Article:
New year, new-ish board
The Jan. 4, 2022, NH-V Board meeting was devoted to swearing in new members, electing board president (Viotto) and vice-president (Bonomi), and discussing committee assignments. During public comments, community members and a representative from the NJ Association of School Librarians urged resolution of the book reconsideration process. The recording of the meeting is available on the BOE Agendas, Minutes & Recordings page. Public comments begin at 15 minutes, 50 seconds.
To remind the new board that it still had old business to address, the Intellectual Freedom Coalition, a subcommittee of the NH-V Intellectual Freedom Fighters, sent a letter to outline concerns about the book reconsideration process and to request resolution by Jan. 25. Read the text of that letter below.
January 4, 2022
Dear Members of the Board,
We, the undersigned, have organized to investigate and monitor the materials reconsideration process associated with the library books targeted at your Sept. 28, 2021, meeting and in the weeks following. Based on the irregularities observed during the district’s 2019 attempt to ban Fun Home, we and others in the community are concerned that Board policies and regulations are once again being skirted in the current book controversy.
Additionally, we are concerned about the absence of communication and transparency to the public surrounding the process. While we acknowledge that the actions of a small but vocal group have unfortunately placed the Board in an uncomfortable position, it is nonetheless vital that you act in a judicious, timely, and transparent manner.
Specifically, we have identified these areas of concern with respect to policies and regulations 2530 (Library Resource Materials) and 9130 (Public Complaints and Grievances):
Regulation 9130 states that complaints about library books must be made in writing and submitted to the superintendent. We understand that the Board had forewarning of the planned protest against library books prior to its Sept. 28 meeting, yet did nothing to employ or enforce its own policies during that meeting, thereby enabling activist fringe community members to make verbal complaints based solely on false claims originating from an organized, external censorship campaign that has since spread nationwide.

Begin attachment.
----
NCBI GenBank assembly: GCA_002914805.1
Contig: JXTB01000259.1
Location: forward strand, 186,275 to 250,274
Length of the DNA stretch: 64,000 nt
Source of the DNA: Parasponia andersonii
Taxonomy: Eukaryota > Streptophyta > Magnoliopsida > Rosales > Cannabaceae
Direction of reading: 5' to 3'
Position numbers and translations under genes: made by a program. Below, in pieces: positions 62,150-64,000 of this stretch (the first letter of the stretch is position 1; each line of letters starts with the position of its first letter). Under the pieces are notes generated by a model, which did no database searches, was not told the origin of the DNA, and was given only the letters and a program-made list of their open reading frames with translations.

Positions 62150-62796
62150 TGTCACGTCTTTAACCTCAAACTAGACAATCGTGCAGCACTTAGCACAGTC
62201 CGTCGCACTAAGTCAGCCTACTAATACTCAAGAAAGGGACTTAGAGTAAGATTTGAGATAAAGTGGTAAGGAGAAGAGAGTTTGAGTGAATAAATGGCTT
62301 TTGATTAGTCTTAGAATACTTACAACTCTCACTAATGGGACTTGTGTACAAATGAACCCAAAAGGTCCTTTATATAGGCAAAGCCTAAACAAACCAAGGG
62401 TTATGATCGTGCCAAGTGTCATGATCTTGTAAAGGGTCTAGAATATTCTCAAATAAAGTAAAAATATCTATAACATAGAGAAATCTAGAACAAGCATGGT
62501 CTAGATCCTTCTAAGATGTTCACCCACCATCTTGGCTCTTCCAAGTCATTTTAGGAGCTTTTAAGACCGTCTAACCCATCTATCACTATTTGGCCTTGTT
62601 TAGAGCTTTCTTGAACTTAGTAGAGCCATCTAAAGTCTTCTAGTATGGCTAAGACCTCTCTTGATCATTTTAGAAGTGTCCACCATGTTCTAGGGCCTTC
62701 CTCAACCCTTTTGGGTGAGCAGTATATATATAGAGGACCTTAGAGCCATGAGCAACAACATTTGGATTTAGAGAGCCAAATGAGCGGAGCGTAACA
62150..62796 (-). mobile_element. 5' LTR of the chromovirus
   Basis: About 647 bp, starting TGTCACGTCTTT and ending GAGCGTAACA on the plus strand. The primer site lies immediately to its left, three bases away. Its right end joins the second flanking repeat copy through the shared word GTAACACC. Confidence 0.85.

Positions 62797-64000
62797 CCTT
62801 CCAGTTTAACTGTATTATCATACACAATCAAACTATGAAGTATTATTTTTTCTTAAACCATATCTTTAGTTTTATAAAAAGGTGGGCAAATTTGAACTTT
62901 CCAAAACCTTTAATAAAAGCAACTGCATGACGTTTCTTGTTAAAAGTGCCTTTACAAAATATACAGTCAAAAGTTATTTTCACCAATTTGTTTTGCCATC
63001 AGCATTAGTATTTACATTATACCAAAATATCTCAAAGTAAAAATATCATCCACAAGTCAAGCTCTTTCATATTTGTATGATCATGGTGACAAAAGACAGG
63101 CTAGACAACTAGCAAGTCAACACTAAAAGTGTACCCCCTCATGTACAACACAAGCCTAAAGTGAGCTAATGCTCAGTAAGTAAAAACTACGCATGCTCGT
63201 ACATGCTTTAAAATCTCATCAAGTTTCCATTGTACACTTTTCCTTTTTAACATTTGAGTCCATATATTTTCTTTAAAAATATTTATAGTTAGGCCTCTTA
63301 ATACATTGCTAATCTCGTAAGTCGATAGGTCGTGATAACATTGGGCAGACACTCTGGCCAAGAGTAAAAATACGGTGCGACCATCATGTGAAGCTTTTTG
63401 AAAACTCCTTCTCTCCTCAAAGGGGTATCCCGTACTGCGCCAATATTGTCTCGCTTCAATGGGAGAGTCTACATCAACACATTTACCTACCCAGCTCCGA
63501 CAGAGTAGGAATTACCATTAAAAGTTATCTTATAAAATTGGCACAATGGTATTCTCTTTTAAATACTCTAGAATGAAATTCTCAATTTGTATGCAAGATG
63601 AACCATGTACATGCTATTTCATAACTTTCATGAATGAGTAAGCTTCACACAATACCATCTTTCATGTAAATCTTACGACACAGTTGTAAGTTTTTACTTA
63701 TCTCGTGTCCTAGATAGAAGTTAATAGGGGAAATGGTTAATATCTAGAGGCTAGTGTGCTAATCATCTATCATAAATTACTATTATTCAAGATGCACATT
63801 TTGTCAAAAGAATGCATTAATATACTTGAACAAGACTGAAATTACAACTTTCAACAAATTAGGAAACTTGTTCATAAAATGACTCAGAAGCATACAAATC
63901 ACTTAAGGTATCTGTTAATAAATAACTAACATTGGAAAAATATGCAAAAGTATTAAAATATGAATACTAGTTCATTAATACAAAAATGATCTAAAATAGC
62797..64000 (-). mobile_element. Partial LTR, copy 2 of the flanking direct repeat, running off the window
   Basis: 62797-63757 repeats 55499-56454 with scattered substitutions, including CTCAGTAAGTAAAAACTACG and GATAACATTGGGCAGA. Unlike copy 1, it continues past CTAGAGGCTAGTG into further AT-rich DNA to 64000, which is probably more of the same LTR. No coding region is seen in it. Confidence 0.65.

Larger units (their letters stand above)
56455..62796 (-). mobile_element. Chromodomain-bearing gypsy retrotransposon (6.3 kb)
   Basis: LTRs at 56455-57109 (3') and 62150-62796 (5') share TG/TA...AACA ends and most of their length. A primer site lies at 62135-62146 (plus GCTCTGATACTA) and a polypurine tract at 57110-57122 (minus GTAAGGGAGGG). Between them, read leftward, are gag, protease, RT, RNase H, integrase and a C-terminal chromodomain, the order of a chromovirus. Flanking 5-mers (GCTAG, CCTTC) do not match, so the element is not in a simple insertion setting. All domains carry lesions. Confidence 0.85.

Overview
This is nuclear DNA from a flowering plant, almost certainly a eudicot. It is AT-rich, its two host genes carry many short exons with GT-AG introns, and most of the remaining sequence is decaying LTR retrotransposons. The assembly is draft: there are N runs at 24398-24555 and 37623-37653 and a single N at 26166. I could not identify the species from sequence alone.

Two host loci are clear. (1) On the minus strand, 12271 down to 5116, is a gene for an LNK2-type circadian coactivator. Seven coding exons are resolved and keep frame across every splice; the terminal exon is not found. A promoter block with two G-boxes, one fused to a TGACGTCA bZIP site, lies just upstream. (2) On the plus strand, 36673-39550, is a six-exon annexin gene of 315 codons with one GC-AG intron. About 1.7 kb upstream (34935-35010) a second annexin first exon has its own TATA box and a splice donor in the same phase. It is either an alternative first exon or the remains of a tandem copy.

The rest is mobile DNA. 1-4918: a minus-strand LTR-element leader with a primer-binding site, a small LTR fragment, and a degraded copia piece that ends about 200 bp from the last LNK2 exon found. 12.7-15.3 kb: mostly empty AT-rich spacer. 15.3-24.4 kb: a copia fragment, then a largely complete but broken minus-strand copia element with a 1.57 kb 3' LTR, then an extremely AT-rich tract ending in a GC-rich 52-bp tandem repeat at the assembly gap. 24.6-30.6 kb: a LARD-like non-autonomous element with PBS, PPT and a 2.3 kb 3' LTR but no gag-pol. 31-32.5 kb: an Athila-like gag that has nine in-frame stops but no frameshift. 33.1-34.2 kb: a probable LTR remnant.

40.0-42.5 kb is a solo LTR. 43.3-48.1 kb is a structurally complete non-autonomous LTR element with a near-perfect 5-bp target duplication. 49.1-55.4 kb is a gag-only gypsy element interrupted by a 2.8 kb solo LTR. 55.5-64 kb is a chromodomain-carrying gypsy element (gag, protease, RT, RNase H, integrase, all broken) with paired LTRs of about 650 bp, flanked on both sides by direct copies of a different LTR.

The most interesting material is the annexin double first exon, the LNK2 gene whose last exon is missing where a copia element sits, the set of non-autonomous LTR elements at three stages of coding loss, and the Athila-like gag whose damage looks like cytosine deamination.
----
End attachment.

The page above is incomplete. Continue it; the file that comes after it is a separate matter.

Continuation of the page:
The first Materials Reconsideration forms for Gender Queer and Lawn Boy were submitted to the district on Oct. 6, 2021. Per regulation 9130, a committee to review the complaint regarding the books was to have been formed within ten working days, and we understand that the committee’s first meeting took place on Oct. 18. More than two months have elapsed since that time, yet no decisions have been rendered nor status communicated about these two titles, one of which is a graphic novel that can be read in roughly an hour. This process is neither timely nor efficient and reflects poorly on the overall operation of the district.
Regulation 9130 specifies at least six individuals who should sit on the reconsideration committee, including a librarian and a lay person with expertise in the subject matter of the books, in this case, the LGBTQ+ youth experience. Although, there has been no communication to the public identifying these appointees, reports from those familiar with the process suggest that individuals serving on the committee have been hand-selected for bias that would support the removal of the questioned titles. We understand that as of the Oct. 18 meeting, the committee did not include a young adult librarian or a lay person with appropriate expertise; due to the absence of transparency, we do not know whether those positions have ever been filled. Further we understand that Dr. Cottrell, who was an active participant in the attempt to ban Fun Home in 2019, is sitting in judgment of it now as a member of the committee. Failure to treat the composition of the reconsideration committee with fidelity and fairness is an abuse of power and an inappropriate use of both our district’s resources and the Board’s time.